Email Safety Tips

Tags ISU-emails
Tips and an announcement on email safety,
  • How do I know if an email is safe?
  • How do I avoid phishing?
  • Platform
    • Google Mail
  • Audience Affected
    • Everyone
  • We have noticed an increase in the overall ability on campus to detect and avoid malicious email communications. Thank you for your efforts to help keep ISU's information safe and secure.
  • Unfortunately, even though we are improving at ignoring malicious communications, the scammers and crooks have not given up. They are creating ever more sophisticated ways to trick us, as evidenced by the recent nationwide Google Docs scam.
    • Almost 200 individuals with ISU email accounts got caught by this particular "social engineering" attack. 
  • Often, we are asked how one can know if anything included in an email is safe to click on or download. We have tried to provide training on detecting potential malware in the past. However, our advice is that if an email contains a link, don't automatically click it, even if it appears to be coming from someone you know. There are things you can do to help reduce the risk of clicking on a malicious link.
    • For example, if you are being asked to click on a link to go to PayPal, go to PayPal yourself by typing in PayPal's URL directly.
    • If someone wants you to read an article to which they send you a link, search for subject keywords related to the discussed document.
    • If someone says they are sharing a BOX -or similar- document, call the sender (don't use reply-to; you may not be replying to who you think you are) and ask them if they sent the message or, better yet, ask them to resend the original message. You can be confident that the recent message (if received in a timely manner) is legitimate.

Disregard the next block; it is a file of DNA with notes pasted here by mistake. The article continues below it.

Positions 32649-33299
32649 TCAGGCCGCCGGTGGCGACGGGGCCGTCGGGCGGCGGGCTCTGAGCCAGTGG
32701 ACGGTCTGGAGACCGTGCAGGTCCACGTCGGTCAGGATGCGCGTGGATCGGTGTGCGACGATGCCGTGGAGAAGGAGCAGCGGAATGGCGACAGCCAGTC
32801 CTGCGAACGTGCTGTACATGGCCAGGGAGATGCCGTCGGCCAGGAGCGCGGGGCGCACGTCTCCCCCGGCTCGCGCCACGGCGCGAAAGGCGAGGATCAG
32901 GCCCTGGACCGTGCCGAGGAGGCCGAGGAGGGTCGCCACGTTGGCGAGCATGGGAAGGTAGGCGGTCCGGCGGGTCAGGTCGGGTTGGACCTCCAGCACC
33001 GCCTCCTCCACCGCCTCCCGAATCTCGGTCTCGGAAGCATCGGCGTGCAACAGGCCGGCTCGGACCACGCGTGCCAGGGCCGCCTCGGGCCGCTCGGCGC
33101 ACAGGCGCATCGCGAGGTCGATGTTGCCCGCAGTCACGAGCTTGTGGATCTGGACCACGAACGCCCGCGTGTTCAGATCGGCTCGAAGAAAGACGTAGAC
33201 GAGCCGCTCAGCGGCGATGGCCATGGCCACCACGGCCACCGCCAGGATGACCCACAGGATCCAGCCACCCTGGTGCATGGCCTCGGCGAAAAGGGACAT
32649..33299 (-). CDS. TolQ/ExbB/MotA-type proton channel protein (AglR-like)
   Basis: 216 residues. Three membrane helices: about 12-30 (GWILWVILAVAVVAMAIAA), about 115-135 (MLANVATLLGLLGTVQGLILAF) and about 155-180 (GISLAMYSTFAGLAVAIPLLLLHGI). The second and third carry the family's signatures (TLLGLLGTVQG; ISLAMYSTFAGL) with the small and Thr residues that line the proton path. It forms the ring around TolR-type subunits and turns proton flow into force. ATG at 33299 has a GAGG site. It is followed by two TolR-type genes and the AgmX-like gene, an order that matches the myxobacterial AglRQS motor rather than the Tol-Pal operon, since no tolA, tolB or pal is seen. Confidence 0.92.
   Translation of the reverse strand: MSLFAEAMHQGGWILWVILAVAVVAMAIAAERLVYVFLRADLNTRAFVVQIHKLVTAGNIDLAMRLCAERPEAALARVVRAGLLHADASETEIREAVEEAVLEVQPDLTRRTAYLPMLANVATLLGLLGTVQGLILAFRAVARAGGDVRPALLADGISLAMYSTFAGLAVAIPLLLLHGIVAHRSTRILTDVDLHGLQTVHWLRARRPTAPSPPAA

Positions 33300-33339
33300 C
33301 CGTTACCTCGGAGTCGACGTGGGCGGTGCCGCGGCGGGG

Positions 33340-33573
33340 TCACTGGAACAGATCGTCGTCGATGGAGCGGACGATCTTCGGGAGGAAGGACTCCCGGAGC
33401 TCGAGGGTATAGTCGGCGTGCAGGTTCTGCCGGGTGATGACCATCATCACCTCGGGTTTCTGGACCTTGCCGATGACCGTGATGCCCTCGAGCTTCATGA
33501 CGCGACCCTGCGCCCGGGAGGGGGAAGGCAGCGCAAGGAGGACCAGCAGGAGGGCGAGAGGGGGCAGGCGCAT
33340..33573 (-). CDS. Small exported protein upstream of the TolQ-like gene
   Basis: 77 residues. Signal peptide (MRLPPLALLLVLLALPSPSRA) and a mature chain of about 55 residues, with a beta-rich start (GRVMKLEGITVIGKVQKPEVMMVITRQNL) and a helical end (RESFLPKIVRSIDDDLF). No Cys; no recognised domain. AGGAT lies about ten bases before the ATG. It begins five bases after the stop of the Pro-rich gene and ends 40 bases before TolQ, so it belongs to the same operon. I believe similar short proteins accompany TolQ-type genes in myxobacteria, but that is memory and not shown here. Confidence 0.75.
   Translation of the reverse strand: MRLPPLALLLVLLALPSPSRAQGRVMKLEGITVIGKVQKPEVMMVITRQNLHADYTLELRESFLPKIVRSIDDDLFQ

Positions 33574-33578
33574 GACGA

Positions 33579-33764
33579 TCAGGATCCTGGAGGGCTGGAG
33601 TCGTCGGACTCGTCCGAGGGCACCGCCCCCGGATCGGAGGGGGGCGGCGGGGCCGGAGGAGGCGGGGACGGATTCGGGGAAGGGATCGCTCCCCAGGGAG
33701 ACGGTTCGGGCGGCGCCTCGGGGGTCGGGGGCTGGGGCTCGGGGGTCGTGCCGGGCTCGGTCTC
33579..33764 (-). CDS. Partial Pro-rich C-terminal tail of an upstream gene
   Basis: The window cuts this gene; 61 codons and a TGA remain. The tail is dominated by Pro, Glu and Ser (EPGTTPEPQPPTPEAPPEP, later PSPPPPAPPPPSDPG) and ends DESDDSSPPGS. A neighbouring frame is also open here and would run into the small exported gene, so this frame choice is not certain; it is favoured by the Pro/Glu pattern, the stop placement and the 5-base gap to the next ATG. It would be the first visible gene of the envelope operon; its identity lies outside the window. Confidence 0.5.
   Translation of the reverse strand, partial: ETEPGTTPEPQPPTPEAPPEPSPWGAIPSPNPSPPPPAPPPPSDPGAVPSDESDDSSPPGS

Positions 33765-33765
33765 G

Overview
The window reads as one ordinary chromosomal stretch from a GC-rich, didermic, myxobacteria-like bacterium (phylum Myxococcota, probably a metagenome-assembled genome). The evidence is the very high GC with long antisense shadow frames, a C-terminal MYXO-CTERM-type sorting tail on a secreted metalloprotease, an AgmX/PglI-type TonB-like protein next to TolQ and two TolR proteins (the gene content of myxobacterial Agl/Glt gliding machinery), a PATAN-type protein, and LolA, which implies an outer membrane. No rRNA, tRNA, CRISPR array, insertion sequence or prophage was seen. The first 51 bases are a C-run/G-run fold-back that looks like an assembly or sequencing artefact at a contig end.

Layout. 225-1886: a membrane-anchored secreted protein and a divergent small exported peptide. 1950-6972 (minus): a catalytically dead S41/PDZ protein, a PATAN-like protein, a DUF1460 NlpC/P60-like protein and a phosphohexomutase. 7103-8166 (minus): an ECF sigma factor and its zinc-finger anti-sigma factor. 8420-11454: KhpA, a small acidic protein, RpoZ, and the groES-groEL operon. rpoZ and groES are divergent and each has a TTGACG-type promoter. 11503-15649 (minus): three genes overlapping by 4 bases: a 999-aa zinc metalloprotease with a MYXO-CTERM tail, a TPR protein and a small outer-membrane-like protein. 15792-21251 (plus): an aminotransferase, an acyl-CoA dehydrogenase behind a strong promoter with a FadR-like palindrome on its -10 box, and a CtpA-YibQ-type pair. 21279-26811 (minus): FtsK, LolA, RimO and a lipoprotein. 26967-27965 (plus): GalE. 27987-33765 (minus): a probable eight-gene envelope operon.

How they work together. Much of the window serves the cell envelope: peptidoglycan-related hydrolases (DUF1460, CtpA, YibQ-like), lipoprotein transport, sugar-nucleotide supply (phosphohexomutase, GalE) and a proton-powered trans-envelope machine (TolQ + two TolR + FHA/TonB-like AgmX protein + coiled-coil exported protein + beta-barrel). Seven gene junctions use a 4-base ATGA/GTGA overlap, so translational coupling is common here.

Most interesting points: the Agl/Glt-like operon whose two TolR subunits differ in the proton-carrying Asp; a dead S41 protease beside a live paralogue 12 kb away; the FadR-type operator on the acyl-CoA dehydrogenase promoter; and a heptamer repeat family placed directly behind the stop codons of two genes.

• Speaking of calling the sender, this is one of the best ways to verify the legitimacy of a message that has an attachment with instructions to download and execute. Even Microsoft Office files and PDF files can have embedded executable code that can run and potentially infect your computer when the document is opened. Call the sender and ask them to verify that they did send the attachment before downloading it.
  • If you feel suspicious about the legitimacy of an email, whether or not it has links or attachments or is just asking you to do something that seems "sneaky," you can always call the ITS Customer Service desk at x4357. They can put you in touch with a security specialist who can help you determine if your message is safe.
  • Information Security Manager
  • Information Technology Services, Idaho State University


Article ID: 55603
Tue 6/12/18 10:05 AM
Sun 12/17/23 9:18 AM